Florida--The famous silicified coral, first found in the Tampa Bay area around 1825 is the only gemstone of note from the State. Since its discovery in Tampa Bay, the agatized coral also has been found at Tarpon Springs, south of New Port Richey, near the town of Kathleen, and along the banks of the Suwanee River in Hamilton, Columbia, and Suwanee Counties. The material is found in two forms, as geodes, which represent partial replacement of coral, and as solid pieces which represent total replacement.
The coral is replaced by a waxy, translucent, botryoidal, varicolored chalcedony. The geodes are most often used as mineral specimens, but cabochon and tumbled gems can be made from the thin geode lining. The total replaced coral can be cut into attractive cabochons. The material can be blue, red, brown, amber, white, black, or a combination of these colors.
Idaho -- Jasper mining was beginning to make a comeback in the State, particularly with the operation of the Willow Creek jasper mine when in 1992, the untimely death of one of the partners mining the property, resulted in jasper mining reverting to hobbyist and professional collectors. Production of the various jaspers should be adequate to meet demand for the foreseeable future.
Montana -- Montana moss Agate is the grayish-white to gray translucent chalcedony containing dendrites. The black, brown, or red tree-like or scenic dendritic growths are actually included minerals of manganese and iron. Most of the moss agate is found as water worn cobbles in the Yellowstone River or its drainages between Billings and Sidney. The material can be collected in Yellowstone, Treasure, Rosebud, Custer, Prairie, Dawson, and Richland Counties. The agate has long been a favorite of hobbyist and professional cutters because of the beautiful and highly variable patterns, the durability, and ease in cutting and polishing.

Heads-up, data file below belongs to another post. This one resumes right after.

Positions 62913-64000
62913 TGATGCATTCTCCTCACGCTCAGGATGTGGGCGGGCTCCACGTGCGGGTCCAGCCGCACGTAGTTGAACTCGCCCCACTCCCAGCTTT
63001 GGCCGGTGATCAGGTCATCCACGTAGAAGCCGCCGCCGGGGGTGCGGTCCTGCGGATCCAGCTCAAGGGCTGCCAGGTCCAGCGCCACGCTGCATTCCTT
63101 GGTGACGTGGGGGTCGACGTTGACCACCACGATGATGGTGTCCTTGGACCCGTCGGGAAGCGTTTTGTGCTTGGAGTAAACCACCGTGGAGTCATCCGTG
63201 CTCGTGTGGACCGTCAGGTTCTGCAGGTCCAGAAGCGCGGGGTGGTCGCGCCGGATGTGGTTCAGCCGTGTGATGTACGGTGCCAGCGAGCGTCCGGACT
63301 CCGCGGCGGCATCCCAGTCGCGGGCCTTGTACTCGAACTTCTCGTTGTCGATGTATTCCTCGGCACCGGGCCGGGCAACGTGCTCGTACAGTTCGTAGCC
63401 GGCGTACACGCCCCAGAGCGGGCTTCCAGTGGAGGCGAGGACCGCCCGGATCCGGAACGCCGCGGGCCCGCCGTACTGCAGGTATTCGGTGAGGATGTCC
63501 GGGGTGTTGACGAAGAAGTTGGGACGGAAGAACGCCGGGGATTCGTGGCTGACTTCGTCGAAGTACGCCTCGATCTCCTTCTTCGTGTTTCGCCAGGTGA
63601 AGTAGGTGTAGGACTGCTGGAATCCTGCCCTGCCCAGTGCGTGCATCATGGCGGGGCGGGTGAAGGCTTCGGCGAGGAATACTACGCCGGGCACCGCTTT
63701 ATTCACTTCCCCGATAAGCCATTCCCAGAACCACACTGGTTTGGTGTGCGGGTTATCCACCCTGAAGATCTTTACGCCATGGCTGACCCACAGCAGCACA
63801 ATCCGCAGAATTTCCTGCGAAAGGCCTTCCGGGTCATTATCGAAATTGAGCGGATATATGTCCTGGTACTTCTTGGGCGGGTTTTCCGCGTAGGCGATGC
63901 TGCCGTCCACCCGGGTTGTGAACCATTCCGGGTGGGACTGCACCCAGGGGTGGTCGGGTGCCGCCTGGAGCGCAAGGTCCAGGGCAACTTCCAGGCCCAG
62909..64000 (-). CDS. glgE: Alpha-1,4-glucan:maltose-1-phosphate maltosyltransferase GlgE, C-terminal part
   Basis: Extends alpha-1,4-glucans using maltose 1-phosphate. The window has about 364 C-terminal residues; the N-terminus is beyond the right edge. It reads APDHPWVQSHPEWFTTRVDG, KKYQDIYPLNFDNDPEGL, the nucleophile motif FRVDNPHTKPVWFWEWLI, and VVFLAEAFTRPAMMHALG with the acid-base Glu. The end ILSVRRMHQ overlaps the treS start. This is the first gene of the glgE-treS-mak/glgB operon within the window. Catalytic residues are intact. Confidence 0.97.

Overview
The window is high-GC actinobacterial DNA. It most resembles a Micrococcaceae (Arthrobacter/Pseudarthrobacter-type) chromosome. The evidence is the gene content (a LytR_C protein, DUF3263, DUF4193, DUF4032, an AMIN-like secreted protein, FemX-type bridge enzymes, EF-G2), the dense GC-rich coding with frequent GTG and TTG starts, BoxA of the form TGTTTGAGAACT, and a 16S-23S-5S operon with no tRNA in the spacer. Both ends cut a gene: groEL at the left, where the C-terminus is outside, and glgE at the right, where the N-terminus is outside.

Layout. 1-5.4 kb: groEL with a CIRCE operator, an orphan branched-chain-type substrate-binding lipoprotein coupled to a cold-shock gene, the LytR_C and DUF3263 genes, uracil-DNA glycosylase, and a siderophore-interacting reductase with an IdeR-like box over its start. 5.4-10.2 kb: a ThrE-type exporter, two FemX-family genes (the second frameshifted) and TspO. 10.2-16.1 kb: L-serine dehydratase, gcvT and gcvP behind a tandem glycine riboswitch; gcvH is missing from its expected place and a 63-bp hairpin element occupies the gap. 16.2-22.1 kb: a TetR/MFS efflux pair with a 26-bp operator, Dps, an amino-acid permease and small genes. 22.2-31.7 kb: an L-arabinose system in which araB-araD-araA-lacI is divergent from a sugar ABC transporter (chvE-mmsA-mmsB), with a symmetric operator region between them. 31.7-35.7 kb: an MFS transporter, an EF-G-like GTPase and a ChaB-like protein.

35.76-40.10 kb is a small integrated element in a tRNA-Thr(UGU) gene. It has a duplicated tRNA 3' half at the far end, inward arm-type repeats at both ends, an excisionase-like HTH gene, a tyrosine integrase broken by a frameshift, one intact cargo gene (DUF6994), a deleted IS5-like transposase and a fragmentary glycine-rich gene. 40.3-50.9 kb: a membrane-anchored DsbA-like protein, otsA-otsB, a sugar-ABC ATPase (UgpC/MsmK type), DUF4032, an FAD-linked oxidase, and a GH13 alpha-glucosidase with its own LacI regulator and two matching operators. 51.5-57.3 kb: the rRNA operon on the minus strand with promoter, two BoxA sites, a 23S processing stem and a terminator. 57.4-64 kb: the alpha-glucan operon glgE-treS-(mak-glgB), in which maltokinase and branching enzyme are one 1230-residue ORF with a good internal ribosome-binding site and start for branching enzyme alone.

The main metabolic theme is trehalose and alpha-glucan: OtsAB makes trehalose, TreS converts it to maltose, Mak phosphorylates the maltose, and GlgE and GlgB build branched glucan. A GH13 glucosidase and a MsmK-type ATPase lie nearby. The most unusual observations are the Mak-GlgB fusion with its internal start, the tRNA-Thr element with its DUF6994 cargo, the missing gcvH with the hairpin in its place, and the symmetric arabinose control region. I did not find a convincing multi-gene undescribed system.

New Mexico -- Varieties of agate, jasper, chert, or petrified wood are found in 15 of New Mexico's 32 counties. An area of about 100 hectares near Deming, New Mexico Rockhound State Park, is set aside for the non-commercial collecting of agate, jasper, and petrified wood.
Oregon -- The State is known for the production of various picture and scenic jaspers, agates, thundereggs, and petrified wood. Graveyard Point, Priday, and Polka Dot are names that are familiar to most agate collectors rockhounds, and many lapidaries. These are also names that are uniquely associated with Oregon and with beautiful agates. The same is true for the relationship between the names Biggs, Deschutes, and Sucker Creek and high quality picture or scenic jasper.